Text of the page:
In response to the ordinance, plaintiffs filed a complaint against defendant. On October 3, 1996, the trial court issued a declaratory judgment in favor of plaintiffs after it determined that Ordinance 93-7-W was in violation of M.C.L. § 41.181; MSA 5.45(1), which confers police power on townships to regulate the public health, safety, or general welfare of the community. The court concluded that the purpose of the ordinance was to regulate water connection fees and that this did not fall within the scope of the police power conferred on the township. The trial court also determined that the ordinance effectively imposed a special assessment because, although the money sought was to be applied to the water usage service, it was also to be used to fund the construction of the system. Defendant appeals from the court's declaratory judgment.
Defendant first argues that the trial court erred in finding that defendant had no statutory authority under the township ordinance act, M.C.L. § 41.181; MSA 5.45(1), to enact Ordinance 93-7-W and that it was therefore invalid. This Court's review of township regulations enacted under the township ordinance act is limited to determining “whether a township ordinance is within the range of conferred discretionary powers and then determin[ing] if it is reasonable.” Natural Aggregates Corp. v. Brighton Twp., 213 Mich.App. 287, 294, 539 N.W.2d 761 (1995) (citation omitted). An ordinance is reasonable if there is a “rational relationship between the exercise of police power and the public health, safety, morals, or general welfare in a particular manner in a given case.” Id. Townships have no inherent powers, but have only those limited powers conferred on them by the Legislature or by the state constitution. Hanselman v. Wayne Co. Concealed Weapon Licensing Bd., 419 Mich. 168, 187, 351 N.W.2d 544 (1984). The township ordinance act, M.C.L. § 41.181; MSA 5.45(1), is the basic enabling act granting townships the power to enact ordinances regulating the public health, safety, and general welfare. The statute provides, in pertinent part:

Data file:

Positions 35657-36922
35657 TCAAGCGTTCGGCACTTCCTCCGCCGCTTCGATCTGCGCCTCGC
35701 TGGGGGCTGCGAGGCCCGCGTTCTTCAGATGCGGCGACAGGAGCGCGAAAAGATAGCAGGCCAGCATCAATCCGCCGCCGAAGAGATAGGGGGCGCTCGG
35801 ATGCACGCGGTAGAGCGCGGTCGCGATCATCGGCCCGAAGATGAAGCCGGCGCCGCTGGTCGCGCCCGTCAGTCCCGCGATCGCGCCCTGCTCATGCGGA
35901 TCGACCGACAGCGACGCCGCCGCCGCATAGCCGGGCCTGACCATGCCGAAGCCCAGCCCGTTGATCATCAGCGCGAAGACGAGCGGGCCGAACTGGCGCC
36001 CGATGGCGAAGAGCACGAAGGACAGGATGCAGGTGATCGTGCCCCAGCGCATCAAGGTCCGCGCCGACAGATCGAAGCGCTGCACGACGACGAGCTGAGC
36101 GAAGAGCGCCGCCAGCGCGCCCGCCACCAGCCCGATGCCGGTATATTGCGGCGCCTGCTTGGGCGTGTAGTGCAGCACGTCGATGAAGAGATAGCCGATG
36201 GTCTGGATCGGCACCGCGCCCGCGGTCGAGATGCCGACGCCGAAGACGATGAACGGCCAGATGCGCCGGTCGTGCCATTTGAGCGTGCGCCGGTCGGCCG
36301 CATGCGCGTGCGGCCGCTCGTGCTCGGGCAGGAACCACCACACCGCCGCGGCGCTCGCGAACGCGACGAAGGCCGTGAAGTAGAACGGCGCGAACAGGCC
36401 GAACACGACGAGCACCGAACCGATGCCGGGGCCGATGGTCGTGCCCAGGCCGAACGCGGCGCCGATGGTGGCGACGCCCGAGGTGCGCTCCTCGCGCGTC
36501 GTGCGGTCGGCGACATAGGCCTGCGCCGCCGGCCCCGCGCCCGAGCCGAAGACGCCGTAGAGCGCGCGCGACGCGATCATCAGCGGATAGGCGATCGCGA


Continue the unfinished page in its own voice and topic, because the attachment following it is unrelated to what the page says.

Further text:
The township board of a township may, at a regular or special meeting by a majority of the members elect of the township board, adopt ordinances regulating the public health, safety, and general welfare of persons and property, including, but not limited to fire protection, licensing or use of bicycles, traffic and parking of vehicles, sidewalk maintenance and repairs, the licensing of business establishments, the licensing and regulating of public amusements, and the regulation or prohibition of public nudity and provide penalties for the violation of the ordinances. [MCL 41.181(1); MSA 5.45(1)(1) (emphasis added).]
Under the township ordinance act, “ordinances regulating a broad range of activities” have been upheld. Natural Aggregates, supra at 296, 539 N.W.2d 761, quoting Square Lake Hills Condominium Ass'n v. Bloomfield Twp., 437 Mich. 310, 322, n. 18, 471 N.W.2d 321 (1991) (Riley, J., joined by Brickley and Griffin, JJ.). Indeed, the statute itself lists examples of activities covered by the act ranging from fire protection to bicycle licensing. MCL 41.181(1); MSA 5.45(1)(1). However, there is no explicit reference to water supply systems in the statute.